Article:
A Feminist Reading of Oscar Wilde’s a Woman of No Importance

Mushfiqua Fatima
Dr. Deena Forkan
ENG 521
11 September 2013
              A Feminist Reading of Oscar Wilde’s A Woman of No Importance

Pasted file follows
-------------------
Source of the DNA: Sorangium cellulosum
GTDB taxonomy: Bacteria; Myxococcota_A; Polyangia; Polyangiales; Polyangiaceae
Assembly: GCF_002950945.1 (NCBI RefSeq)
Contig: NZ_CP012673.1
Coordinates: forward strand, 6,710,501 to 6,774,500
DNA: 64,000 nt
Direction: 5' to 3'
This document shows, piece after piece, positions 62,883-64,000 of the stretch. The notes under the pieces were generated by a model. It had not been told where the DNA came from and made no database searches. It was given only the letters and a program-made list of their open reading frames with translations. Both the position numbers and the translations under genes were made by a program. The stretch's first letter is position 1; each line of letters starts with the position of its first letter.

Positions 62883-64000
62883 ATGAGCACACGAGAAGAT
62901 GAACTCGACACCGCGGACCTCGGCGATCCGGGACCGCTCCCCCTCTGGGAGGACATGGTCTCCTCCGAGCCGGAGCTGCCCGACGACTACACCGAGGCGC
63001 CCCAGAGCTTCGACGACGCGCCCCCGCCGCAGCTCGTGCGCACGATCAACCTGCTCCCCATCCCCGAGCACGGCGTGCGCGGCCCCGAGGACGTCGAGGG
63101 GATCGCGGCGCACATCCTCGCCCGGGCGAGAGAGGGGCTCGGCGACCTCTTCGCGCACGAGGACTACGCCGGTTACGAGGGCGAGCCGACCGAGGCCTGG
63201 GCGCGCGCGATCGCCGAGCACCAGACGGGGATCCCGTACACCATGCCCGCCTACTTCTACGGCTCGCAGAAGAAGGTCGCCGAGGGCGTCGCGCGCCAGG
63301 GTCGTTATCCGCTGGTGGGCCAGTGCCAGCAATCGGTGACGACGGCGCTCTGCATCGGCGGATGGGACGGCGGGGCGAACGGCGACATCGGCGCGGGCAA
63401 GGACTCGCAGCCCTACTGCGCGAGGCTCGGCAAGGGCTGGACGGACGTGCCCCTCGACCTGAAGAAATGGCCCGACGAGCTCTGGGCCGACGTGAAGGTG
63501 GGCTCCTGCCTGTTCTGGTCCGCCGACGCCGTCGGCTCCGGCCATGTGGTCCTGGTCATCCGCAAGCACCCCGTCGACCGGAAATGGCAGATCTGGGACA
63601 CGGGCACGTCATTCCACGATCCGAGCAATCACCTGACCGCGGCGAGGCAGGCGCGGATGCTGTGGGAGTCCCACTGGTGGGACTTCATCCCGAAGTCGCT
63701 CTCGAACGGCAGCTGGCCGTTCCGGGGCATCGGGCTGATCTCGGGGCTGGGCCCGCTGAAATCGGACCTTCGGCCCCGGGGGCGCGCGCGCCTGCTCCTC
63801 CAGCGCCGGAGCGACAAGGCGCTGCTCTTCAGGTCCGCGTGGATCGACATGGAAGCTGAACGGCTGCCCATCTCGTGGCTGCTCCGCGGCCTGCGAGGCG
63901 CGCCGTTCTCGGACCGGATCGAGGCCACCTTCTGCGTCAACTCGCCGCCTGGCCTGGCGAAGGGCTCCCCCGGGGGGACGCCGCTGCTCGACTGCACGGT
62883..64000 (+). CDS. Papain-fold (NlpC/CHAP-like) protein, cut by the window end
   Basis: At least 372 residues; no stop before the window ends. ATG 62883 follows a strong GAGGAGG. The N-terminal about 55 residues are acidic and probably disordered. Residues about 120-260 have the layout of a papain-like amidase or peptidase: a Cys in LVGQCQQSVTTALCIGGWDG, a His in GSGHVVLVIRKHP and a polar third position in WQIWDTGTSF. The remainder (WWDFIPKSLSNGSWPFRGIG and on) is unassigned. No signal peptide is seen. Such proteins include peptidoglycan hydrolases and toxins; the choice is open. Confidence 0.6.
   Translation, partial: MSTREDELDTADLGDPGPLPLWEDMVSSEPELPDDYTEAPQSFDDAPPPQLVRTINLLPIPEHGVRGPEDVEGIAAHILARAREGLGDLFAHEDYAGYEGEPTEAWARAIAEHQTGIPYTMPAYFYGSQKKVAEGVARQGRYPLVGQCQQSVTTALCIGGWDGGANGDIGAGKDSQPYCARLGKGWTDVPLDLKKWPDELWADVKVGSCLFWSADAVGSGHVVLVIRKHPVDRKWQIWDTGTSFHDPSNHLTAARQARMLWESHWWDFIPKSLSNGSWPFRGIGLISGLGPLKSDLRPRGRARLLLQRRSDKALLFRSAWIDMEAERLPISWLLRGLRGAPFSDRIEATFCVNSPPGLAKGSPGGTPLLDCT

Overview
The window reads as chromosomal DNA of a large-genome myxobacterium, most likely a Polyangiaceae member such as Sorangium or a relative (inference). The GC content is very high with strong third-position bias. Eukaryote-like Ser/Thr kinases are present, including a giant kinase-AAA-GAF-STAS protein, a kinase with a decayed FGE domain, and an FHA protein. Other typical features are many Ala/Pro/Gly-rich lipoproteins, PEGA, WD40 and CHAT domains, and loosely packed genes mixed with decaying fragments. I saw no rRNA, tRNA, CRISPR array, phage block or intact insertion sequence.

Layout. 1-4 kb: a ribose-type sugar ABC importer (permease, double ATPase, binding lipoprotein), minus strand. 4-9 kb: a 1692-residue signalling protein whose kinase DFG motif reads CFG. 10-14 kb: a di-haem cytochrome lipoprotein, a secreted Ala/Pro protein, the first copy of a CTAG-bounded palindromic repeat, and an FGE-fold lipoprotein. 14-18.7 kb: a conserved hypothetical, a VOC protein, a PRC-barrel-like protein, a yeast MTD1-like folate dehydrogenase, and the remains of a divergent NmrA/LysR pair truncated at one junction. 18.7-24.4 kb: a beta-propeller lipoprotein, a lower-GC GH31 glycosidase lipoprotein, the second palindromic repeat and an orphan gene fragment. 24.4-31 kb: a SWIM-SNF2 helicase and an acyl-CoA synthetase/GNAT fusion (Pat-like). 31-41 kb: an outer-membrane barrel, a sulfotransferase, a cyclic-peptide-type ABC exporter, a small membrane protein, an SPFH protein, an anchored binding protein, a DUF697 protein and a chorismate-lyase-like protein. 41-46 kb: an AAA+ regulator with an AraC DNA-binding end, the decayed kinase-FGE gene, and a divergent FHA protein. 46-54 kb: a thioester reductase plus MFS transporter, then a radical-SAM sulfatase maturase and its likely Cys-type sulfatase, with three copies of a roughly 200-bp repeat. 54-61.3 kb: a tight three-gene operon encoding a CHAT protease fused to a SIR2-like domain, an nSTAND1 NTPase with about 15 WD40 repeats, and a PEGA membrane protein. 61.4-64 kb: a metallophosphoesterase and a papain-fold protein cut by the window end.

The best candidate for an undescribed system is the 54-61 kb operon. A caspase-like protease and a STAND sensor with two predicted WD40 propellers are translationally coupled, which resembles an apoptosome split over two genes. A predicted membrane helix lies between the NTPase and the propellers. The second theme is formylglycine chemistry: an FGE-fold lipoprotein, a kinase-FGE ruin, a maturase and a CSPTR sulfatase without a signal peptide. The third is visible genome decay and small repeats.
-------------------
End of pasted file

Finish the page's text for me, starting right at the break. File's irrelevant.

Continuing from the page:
The term ‘feminism’ first appeared in Great Britain in 1890, the last stage of Victorian era. Like other patriarchal society and country Britain had never welcomed the concept of feminism so easily and quickly. Rather they were quite hostile, this was definitely very usual then, to the feminists who were fighting for establishing woman’s rights. Even Queen Victoria was heard describing the issue as “mad, wicked folly of ‘Woman’s Rights’”. The subjugation and exploitation of women is not new in history. Victorian society was no exception to that. Women were portrayed and also suggested to portray themselves as ‘the angel in the house’. There were conduct books for women advocating the typical ‘feminine ideal’ and lecturing on what should be women’s proper role in the society. Looking after husband and children and home was considered as the sole object of a women’s life. The society also made a “concrete interpretation of the concept of feminine sphere” (Goreau). They were denied access to the public life and were advised to be confined in the domestic arena. When this was the case, surprisingly many female authors were seen emerging during this time like Brontë Sisters, George Eliot, and Elizabeth Gaskell etc. depicting the miserable condition of the women in their writing. Not only the female authors, but also many male authors like George Gissing, George Meredith, Henrik Ibsen, and Oscar Wilde etc. were pointing out the discrepancy of the social system, especially the sufferings of women, through their writing. In this paper I like to read Oscar Wilde’s A Woman of No Importance from feministic point of view in order to see the real condition of women in Victorian era and also to see whether male writers were impartial enough in representing the real dilemmas of the society regarding feminist issues. It will also investigate...
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